In a recent Federal District court opinion, Judge Nanette Laughrey issued a 62 page opinion that enjoins Linn State Technical College (College”) from implementing an unprecedented drug-testing program for nearly all students at the two-year college located in Linn, Missouri, a small mid-Missouri town. The opinion literally covers the waterfront with respect to drug testing of students for different types of student training programs/activities (and for that matter public employees who engage in similar activities). The opinion is a must read for anyone who is considering the adoption of a drug testing policy involving a government agency or for those who are concerned about suspicionless searches in violation of the Fourth Amendment.
The College offers a number of programs for about 1200 students with about five hundred new students entering each year. Programs were divided into four primary categories: each of which have further specialty areas some of which involve manual exercises that can be dangerous. For example, students in the aviation maintenance program spend roughly 62% of their time doing hands-on training, where students work in close proximity to active propeller blades. These students are also required to taxi airplanes. Students seeking accreditation in the heavy equipment operations program spend between 51% and 72% of their time engaged in hands-on training. This work involves operating Caterpillar D6R bulldozers and other heavy equipment weighing up to twenty-five tons. An instructor in the industrial electricity department testified that students in his department spend about half their time engaged in hands-on functions. This training involves dealing with live electricity and performing electrical services. However for most students their training does not involve dangerous equipment or activities since they may be just sitting at a computer or a drafting table with a sharpened pencil.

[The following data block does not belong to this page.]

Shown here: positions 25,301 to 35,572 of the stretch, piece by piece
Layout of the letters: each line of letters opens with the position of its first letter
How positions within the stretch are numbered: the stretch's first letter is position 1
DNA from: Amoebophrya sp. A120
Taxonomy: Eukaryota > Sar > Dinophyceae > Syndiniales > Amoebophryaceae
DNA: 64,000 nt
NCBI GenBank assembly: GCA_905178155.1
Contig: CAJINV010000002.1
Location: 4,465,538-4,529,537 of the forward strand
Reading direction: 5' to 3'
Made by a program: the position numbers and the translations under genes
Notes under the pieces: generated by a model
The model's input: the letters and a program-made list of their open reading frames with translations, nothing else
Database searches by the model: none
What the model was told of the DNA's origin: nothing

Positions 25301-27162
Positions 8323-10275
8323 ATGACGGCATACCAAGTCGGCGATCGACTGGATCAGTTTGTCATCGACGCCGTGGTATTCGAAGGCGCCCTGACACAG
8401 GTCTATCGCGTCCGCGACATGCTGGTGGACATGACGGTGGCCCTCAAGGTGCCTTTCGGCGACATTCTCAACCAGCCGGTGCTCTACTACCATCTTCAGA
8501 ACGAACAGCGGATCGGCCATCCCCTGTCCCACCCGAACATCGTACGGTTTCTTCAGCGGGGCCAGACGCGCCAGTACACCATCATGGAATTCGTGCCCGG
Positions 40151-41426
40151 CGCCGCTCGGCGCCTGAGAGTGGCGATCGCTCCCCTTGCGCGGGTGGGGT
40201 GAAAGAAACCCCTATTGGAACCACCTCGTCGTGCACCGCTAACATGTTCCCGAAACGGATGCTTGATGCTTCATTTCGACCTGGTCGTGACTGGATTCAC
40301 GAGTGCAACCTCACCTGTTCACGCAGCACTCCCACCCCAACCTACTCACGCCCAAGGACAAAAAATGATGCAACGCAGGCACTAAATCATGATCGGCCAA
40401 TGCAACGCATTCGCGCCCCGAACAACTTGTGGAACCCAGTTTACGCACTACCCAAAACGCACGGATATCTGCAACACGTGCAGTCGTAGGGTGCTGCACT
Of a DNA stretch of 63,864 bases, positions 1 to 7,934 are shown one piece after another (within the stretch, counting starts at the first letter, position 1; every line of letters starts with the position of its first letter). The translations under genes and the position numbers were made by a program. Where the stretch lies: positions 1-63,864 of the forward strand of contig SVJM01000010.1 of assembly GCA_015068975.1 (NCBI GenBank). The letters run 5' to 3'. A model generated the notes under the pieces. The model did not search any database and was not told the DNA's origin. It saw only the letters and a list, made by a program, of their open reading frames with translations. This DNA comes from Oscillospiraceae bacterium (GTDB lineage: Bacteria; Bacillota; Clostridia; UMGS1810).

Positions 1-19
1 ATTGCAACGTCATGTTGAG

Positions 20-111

Part of the mission of the College is to prepare students for the working environment. When the College adopted the Policy it did not cite any particular problems with drug use by its students and in fact during the College’s 50-year history it could not identify drug use among its students as a significant problem nor could the College show that drug use caused or contributed to any accident in Linn State’s history. The College does not have any greater prevalence of drug use among its students than any other college.
So why did the College decide to adopt a Policy for drug testing of nearly all of its students? In the fall of 2011 the College decided that it would start a drug-screening program for all students who are newly classified as degree or certificate seeking and students returning after one or more semesters of non-enrollment at the College. The Policy states that the purpose of the program is to provide a safe, healthy, and productive environment for everyone who learns and works at the College by detecting, preventing and deterring drug use and abuse among students. Furthermore, drug screening has become an increasingly important part of the work environment. The President of the Board stated that the Policy would increase enrollment because parents would send their children to a school with a drug free environment.
While all of the above sounds good, the Policy lacked substance and appears to have been adopted on a whim without any real thought to how the College would justify or defend the Policy based on the current status of the law. For example, the Policy hypocritically failed to include faculty members who administered the programs covered by the Policy. While the reasons given for the adoption of the Policy sounded lofty and noble the Policy failed to mention one single element needed to justify the Policy under the case law – like safety of the students and others. Really no predicate was established for the Policy.